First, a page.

In sport a phrase known as T-CUP was devised by a manager of an English sports team (hence the Tea reference). T-CUP stands for Thinking Correctly Under Pressure.  The application to sport is obvious, however the link to IBS is equally strong.

One of the greatest psychological difficulties of IBS is overcoming the irrational fears.  Becoming embroiled in thinking and acting in a way that has been determined by a thought process, undermined by IBS.  For example:


If you suffer with IBS your thought process might go ‘I do not wish to travel on the metro, as there are no toilets on board.  If my IBS plays up I could have an accident, which would be humiliating’.  The reality of the situation is that the anxiety of a potential IBS attack ensures that this is a self-fulfilling prophecy.  IBS sufferers become so anxious if they can not find or know of no bathroom, that anxiety builds and creates a problem.

When you look at the situation from a realistic perspective it can look very different.  Without the self-fulfilling anxiety created by IBS, you would not need the toilet.  Think about the times you are comfortable and relaxed, do you need the bathroom then?  It is only when a situation arises which makes you anxious such as being unable to get to or use a toilet that it becomes an emergency.

The other factor that is even harder to get to grips with, is the ‘So what’ factor.  This is a process further down the line, however it is important.  No one would argue that having a accident in public is anything less than humiliating. Many IBS sufferers will have at some point gone through this ordeal and it is deeply unpleasant. What needs to be bourne in mind, is that if it happens in most situations it would be amongst absolute strangers who you will never see again.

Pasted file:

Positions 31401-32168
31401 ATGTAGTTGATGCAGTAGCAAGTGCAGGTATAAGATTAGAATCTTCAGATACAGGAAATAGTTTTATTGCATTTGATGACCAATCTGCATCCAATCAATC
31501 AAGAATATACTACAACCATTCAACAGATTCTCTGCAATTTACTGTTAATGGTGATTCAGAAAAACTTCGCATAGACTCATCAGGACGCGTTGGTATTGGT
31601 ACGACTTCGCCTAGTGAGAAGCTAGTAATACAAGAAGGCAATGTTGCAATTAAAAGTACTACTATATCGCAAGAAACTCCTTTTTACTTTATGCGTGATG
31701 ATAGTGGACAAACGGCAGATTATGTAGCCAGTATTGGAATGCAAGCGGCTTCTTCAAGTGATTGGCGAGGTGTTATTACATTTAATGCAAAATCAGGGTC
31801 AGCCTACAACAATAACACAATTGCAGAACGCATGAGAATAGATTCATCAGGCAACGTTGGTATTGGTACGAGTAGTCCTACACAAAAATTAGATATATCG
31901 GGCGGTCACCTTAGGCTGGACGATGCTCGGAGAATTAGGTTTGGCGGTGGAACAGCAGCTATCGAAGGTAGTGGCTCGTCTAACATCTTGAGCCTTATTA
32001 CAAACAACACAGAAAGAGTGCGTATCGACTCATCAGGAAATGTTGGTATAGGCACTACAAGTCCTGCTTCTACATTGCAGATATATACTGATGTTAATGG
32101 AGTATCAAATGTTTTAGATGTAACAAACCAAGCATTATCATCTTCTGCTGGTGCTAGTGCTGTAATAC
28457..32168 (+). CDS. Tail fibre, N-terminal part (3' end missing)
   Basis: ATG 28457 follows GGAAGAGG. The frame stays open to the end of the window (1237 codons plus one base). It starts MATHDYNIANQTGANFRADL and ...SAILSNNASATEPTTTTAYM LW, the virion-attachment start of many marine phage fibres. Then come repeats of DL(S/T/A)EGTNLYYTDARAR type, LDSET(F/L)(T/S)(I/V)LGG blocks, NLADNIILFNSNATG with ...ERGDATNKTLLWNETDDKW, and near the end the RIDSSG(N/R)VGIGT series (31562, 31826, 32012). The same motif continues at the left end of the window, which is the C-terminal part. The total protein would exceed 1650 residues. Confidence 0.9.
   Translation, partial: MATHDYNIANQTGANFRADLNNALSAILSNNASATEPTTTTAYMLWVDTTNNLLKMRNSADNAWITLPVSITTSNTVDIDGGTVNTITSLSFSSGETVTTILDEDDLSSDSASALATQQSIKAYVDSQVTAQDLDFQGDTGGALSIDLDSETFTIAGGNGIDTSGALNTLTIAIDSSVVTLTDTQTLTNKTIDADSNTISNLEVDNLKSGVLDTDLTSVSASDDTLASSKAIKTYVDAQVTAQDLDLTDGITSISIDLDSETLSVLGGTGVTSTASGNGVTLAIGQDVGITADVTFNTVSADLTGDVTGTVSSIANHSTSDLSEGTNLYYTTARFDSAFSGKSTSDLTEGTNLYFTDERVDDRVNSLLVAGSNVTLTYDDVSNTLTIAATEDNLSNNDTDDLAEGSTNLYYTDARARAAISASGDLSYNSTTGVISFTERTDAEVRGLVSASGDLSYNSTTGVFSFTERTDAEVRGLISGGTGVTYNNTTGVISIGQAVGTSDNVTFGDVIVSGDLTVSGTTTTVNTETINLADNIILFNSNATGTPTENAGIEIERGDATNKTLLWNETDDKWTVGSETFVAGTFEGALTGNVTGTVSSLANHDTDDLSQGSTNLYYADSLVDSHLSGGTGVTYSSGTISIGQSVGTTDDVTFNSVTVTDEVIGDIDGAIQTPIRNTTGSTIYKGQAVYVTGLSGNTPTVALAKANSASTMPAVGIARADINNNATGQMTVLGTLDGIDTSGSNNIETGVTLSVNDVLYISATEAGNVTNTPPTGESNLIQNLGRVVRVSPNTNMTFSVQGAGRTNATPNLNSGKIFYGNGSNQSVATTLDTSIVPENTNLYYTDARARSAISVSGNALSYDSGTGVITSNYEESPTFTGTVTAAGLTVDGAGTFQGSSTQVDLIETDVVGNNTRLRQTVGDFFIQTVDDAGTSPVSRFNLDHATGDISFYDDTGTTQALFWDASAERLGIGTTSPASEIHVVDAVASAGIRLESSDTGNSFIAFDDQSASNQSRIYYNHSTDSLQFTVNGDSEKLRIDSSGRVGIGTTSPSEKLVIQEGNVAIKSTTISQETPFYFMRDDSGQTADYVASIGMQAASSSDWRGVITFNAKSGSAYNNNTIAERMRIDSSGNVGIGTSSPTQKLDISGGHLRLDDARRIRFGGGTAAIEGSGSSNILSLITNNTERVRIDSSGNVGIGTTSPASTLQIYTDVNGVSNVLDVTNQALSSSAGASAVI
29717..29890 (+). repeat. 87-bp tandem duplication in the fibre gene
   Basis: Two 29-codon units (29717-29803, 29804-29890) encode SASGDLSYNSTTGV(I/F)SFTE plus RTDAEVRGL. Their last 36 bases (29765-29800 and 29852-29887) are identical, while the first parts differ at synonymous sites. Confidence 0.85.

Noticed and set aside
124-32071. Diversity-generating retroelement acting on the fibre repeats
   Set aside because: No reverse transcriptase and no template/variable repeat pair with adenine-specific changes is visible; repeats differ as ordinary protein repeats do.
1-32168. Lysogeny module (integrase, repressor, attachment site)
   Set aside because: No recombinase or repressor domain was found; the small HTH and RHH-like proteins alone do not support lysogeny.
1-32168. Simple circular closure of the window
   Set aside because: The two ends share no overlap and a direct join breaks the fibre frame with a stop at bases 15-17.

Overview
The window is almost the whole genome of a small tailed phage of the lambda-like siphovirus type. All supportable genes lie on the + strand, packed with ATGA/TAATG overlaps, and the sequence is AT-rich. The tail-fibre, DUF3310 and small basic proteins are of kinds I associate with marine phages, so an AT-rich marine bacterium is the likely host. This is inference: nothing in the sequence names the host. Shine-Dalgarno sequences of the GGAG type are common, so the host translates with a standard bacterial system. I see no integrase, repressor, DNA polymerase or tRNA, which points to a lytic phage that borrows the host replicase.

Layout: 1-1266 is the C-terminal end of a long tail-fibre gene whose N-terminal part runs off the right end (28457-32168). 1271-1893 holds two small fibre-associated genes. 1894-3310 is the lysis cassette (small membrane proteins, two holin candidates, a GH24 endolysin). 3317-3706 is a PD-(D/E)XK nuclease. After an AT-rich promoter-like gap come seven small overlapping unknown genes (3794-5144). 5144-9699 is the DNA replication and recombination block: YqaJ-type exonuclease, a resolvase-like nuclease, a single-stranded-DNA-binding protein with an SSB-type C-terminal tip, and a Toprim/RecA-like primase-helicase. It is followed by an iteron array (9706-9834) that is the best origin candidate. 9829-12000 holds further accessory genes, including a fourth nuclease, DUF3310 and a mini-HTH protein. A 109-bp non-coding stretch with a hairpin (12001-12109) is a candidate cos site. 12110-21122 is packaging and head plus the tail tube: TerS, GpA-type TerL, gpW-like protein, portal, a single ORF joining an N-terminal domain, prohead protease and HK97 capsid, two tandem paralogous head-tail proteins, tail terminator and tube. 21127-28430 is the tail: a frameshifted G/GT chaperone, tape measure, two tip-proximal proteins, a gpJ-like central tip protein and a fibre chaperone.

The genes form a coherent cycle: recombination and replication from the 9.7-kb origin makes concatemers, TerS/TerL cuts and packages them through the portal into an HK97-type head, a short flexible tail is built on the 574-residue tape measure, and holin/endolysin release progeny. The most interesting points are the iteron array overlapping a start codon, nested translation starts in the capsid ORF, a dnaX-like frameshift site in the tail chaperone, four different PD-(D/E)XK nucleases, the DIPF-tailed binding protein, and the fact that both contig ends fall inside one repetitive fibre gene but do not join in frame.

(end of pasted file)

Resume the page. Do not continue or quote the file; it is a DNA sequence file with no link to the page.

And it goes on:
In new places or situations, it must be remembered that you are never far away from a bathroom.  Malls, shops, bars all have facilities and the reality is that you will get there, if you relax in the knowledge that you are never far away you will be able to avoid getting into the anxious mindset that leads to difficulties.

Over the course of the following pages RTP will be expanded on, it offers an opportunity to re-examine the way you look at the world and is a vital step on the road to freedom.  It is actually one of the most difficult processes. Years of conditioning by IBS, leaves sufferers with many barriers to altering their perceptions.


Actual evidence of anxiety generating moments, will not be erased with ease.  The basis for success comes through acknowledging the effect that your own mind is having on your IBS.  To understand that certain triggers are generating the anxiety, that if you were able to remain calm and relaxed you had always be able to reach a bathroom.


Once you reach a point, where you are able to recognize the power of the mind on your symptoms rational thinking can take hold. This must be in unison with the improvement through diet, rationality tells us that much in the first place.  The next page attempts to highlight some very basic thought processes.  We recommend that you start to think about how much better your stomach feels when you are relaxed, and how this alters through stress and anxiety.


Rational thinking for  IBS - Irritable Bowel Syndrome

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